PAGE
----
Medical negligence is nothing new in India, indeed, hundreds of people die tragic deaths everyday. Social evils in the name of religion, sex and caste fill newsprint, even that of the flagship company that owns the channel. Every day, there is a burning bride, a female fetus being aborted, or babies and mothers dying on the pavements outside hospitals in India. They are hardly ever the subject of an hour-long debate on a national network.
And yet, the anchor put his journalistic mediocrity on embarrassing display by telling the Irish activist: “Ms. X, I am proud to be Indian and I can tell you, this sort of thing would never happen in India”.
It was a travesty of a powerful medium, a mockery of journalism and a debate that crossed every tenet of decency, fairness and thorough research. It was a debate that must be condemned by every monitoring body in charge of responsible and accurate journalism in this country.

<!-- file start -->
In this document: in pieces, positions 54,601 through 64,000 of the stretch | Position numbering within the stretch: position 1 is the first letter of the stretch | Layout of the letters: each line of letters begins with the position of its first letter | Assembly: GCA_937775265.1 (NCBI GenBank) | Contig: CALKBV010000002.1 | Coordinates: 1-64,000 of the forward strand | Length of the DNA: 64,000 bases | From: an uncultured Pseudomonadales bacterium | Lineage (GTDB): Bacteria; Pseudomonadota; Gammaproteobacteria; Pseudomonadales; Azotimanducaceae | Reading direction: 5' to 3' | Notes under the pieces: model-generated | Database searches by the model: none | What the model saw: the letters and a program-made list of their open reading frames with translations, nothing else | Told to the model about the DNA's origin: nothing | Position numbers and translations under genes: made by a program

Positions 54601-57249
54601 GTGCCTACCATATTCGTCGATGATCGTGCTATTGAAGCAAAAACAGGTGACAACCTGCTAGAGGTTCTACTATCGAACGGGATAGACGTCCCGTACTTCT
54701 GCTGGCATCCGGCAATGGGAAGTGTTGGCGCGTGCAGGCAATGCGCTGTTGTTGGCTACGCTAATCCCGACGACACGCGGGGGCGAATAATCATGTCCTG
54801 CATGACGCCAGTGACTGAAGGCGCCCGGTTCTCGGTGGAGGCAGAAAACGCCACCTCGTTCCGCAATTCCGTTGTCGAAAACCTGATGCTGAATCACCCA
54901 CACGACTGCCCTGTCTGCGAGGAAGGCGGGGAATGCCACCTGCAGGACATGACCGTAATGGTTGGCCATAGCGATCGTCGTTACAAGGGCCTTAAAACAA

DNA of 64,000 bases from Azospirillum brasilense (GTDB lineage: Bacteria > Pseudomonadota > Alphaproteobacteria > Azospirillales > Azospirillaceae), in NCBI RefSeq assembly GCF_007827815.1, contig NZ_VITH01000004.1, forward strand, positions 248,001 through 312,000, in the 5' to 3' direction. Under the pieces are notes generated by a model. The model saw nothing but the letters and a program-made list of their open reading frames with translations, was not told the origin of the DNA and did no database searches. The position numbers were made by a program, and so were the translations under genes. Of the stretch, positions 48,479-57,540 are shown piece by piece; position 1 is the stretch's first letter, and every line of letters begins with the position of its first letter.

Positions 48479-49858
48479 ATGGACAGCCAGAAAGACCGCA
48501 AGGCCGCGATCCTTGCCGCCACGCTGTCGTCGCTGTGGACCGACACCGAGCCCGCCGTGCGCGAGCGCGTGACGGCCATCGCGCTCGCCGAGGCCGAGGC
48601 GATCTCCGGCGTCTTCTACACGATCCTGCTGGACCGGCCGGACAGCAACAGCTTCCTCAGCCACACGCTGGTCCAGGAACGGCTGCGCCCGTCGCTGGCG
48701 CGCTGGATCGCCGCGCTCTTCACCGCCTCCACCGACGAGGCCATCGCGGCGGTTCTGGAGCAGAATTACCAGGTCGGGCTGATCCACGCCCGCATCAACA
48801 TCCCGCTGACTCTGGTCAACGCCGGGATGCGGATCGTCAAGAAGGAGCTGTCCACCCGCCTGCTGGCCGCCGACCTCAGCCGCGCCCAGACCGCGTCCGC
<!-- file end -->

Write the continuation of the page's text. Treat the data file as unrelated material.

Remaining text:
When I switched off the TV in disgust, I was deeply ashamed to be a fellow Indian.
THE GOOD DOCTOR
Dr Sameer Kaul, on the other hand, your very own and one who has tirelessly conducted free cancer screening camps in Kashmir even at the height of militancy, when he would often find himself the only passenger on the solitary plane to Srinagar, needs no introduction to any of GK’s readers.
There was a moment of great pride this week, when Dr. Kaul was only one of two cancer experts – the other being a physician from the United States- invited by a prominent national daily to speak on the fight against cancer at its annual summit.